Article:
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More Couples Sleeping in Separate Beds, Survey Finds

One expert explains how splitting up can bring couples together.

By Kristin Wong Aug 22, 2012 2:59PM

Photo: Brad Wilson/Getty ImagesRecent surveys show that more couples are sleeping separately, and while some may think this would create a bar in intimacy, it's actually saving relationships.

In fact, sleeping separately is becoming so common that the National Association of Home Builders expects that 60 percent of custom-built homes will include dual master bedrooms in the year 2015.

A study from the National Sleep Foundation found that 25 percent of couples in the U.S. sleep separately; similarly, a recent British survey found that one in 10 British couples also sleep in separate beds. The Heart Beat talked to relationship expert Dr. Tracey Marks, the author of Master Your Sleep. She advocates separate sleeping and tells us why it's a good idea for some couples.

"With some couples, one partner is severely sleep deprived because the other partner keeps them awake with snoring, restlessness, keeping the room too hot, etc.," Dr. Marks tells us. "If the sleep deprivation makes you cranky, it's going to affect your relationship and you would be better off sleeping in a different bed so you can be in a better mood with your partner."

Conventionally, the notion of sleeping in the same bed is thought to create intimacy between spouses. But as Marks explains in a Huffington Post piece:

"While the media presents images of loving couples sleeping contentedly in each other's arms all night long, for many the reality is much different."

And she's right. A recent survey actually shows that couples fight 167 times a year in the bedroom. The number one cause of those fights is blanket hogging, followed by snoring and being too hot. These are all things that can easily be remedied by declaring your bedroom independence.

"The main problem arises when one partner feels rejected by it," Marks tells us. "Intellectually he may understand why it's a good idea, but he struggles with the idea that his partner doesn't want him.  I think this is a more likely outcome when there are underlying relationship problems and sleeping apart just compounds the problems and makes things feel less intimate."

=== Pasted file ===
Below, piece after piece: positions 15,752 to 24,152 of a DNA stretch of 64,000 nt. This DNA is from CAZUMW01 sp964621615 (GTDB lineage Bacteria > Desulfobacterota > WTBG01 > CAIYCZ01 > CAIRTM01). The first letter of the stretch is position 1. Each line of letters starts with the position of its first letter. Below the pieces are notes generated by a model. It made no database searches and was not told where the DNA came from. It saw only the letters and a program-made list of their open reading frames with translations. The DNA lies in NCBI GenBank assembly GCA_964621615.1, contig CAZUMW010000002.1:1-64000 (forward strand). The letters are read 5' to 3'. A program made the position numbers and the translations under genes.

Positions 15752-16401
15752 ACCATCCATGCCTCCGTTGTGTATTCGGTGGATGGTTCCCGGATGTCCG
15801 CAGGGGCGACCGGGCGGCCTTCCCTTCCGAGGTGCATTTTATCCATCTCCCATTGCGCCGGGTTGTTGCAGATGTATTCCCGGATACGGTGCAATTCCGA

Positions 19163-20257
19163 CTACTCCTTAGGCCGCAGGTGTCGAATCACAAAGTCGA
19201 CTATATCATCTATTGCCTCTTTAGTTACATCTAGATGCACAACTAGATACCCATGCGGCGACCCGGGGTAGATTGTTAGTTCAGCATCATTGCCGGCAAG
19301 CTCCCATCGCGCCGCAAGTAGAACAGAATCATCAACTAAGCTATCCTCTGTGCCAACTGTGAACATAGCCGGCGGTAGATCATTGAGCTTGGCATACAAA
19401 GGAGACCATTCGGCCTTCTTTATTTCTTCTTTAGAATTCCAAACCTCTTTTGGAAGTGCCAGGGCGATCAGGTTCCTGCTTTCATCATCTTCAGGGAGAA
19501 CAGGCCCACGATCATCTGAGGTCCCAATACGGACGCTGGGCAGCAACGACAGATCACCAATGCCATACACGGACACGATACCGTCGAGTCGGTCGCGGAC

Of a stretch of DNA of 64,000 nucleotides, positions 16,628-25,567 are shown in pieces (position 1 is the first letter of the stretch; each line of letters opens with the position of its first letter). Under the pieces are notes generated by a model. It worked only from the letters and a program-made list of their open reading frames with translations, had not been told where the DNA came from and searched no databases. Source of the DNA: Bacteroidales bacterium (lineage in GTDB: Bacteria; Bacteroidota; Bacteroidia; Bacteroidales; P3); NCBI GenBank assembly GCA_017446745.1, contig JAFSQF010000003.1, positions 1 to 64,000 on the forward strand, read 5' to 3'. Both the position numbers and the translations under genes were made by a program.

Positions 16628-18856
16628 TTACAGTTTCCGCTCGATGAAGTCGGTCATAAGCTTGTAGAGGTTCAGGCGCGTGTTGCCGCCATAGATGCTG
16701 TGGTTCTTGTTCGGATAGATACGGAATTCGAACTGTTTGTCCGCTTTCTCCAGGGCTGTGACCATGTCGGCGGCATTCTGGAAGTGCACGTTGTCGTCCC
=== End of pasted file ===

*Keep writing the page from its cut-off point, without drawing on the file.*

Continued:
Her answer for proposing the idea is to make sure that you start with a "clean slate," otherwise sleeping apart could exacerbate whatever problems are happening in the relationship.

But what about sex?

"Sleeping in separate beds can't mean no more sex," Marks says. "Sex is for waking hours, so do it before you go to sleep so that sleep and sex are completely distinct entities."

Sounds easy enough.  But as Marks mentioned, the media does present couples as bed-sharers, so there is a bit of a stigma with splitting up in the bedroom.

"People are going to take your lead in reacting to your situation," Dr. Marks tells us. "That is, if you are conflicted about it and mention it as though you are admitting some deep dark secret, the listener is going to respond that way…But if you are resolved that you are doing what's best for your relationship and both you and partner are fine with it, you can talk about it with confidence and emphasize how much more intimate your relationship is because of it."

And as for talking about it with your children, Marks advises:

"Whatever the reason is for needing to sleep separately, you emphasize the positive—dad and mom like it this way, mom and dad think it's important to get a good night's sleep, mom and dad like to cuddle in the same room while they are awake, but once we fall asleep we're not aware that we're not in the same bed, etc."

What do you think? Do you and your partner sleep in separate beds? Would you try it to keep from fighting in the bedroom?

Photo: Brad Wilson/Getty Images

More Love & Sex from MSN Living:

What He's Really Thinking After 1, 5, and 10 Years of Marriage

What She's Really Thinking After 1, 5, and 10 Years of Marriage

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